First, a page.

‘Nationally significant’ road to go ahead
Posted: 2nd December 2013
Controversial plans for a new road linking the M6 motorway with the Lancashire port of Heysham have been given the green light after the Court of Appeal confirmed that it had rightly been classified as a nationally significant infrastructure project and that the ‘streamlined' procedure laid down by the Planning Act 2008 had correctly been deployed.
Campaign group Transport Solutions for Lancaster and Morecambe argued that the plans were fundamentally flawed and accused the Secretary of State for Transport and the relevant local authority of failing properly to consult the public or consider environmental factors, particularly the impact on the unspoilt River Lune and Lune Valley and its otter population.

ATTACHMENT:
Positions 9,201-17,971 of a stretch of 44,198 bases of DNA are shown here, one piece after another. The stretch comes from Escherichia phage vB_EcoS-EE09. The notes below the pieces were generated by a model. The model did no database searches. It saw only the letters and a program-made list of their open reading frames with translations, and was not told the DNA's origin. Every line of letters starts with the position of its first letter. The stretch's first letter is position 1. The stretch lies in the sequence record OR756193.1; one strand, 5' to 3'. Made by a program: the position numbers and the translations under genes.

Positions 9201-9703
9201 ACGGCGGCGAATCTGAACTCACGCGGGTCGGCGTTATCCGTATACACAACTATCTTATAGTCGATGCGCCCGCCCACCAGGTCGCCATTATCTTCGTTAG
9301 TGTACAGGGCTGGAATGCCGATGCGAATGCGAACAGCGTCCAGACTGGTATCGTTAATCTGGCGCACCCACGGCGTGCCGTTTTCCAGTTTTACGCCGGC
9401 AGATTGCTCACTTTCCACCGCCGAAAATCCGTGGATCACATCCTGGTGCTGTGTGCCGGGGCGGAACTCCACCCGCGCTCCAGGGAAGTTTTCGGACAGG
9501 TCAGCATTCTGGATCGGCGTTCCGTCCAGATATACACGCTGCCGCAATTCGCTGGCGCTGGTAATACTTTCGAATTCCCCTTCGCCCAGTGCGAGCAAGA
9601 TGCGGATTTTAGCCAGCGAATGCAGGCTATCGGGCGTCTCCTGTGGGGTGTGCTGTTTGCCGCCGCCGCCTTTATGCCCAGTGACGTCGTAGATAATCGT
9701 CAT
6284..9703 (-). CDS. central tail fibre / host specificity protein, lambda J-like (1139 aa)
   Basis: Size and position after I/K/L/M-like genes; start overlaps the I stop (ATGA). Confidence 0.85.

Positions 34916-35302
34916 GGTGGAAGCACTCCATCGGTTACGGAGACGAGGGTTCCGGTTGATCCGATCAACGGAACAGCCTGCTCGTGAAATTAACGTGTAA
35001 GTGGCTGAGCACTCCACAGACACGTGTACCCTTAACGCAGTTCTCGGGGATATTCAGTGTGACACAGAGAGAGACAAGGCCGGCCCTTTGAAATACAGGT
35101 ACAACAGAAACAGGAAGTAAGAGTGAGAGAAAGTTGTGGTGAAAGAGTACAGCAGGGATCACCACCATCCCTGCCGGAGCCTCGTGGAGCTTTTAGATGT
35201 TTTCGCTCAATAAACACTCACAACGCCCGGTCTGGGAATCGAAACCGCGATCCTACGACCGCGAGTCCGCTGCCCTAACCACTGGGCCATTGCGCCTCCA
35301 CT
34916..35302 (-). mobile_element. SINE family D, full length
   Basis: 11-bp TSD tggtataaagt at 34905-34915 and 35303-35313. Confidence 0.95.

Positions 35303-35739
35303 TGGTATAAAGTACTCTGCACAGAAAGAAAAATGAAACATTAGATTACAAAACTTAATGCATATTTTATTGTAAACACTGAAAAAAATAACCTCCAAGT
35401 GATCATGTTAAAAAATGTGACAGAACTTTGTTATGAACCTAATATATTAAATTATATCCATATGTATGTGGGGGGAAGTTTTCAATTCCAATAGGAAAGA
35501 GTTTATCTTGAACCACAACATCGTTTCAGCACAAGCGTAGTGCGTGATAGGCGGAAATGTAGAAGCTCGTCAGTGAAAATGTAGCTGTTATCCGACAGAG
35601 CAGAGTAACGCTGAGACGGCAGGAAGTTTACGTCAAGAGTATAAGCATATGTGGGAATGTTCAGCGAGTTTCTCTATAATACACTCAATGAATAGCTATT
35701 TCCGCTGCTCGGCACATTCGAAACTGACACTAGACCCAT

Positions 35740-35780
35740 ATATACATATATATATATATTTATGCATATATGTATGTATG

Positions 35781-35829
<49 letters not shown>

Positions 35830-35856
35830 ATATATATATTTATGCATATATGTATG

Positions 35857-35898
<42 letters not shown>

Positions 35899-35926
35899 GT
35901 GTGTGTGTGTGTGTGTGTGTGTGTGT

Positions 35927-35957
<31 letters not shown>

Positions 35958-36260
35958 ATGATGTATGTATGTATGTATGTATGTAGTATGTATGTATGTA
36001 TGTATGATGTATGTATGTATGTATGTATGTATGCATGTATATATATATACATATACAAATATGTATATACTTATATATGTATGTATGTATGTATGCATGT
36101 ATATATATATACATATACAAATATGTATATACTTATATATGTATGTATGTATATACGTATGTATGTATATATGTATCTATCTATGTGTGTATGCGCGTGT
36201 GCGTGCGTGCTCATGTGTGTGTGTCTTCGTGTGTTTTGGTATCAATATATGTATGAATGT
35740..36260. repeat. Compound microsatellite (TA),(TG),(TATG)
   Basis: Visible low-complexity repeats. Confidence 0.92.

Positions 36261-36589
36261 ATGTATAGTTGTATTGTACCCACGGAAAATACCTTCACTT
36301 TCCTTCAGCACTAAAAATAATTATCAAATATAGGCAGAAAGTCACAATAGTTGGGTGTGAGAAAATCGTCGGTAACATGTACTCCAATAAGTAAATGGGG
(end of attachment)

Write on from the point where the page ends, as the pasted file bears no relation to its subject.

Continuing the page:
Those arguments did not persuade the High Court and, in rejecting the group’s appeal, the Court of Appeal noted that that major alterations to a junction of the M6 were a vital part of the overall scheme. Although the development was designed principally to bring local benefits, there was no realistic prospect of persuading the Court that it was not also of national significance.
The group had argued that it would be an ‘odd conclusion’ if every road scheme that connected to a motorway were to be viewed as nationally significant. However, the Court noted that the project had been on the local authority’s wish list for some years and would involve construction of extensive foot and cycle paths as well as 23 major structures, including bridges over the West Coast Mainline, canals and the River Lune.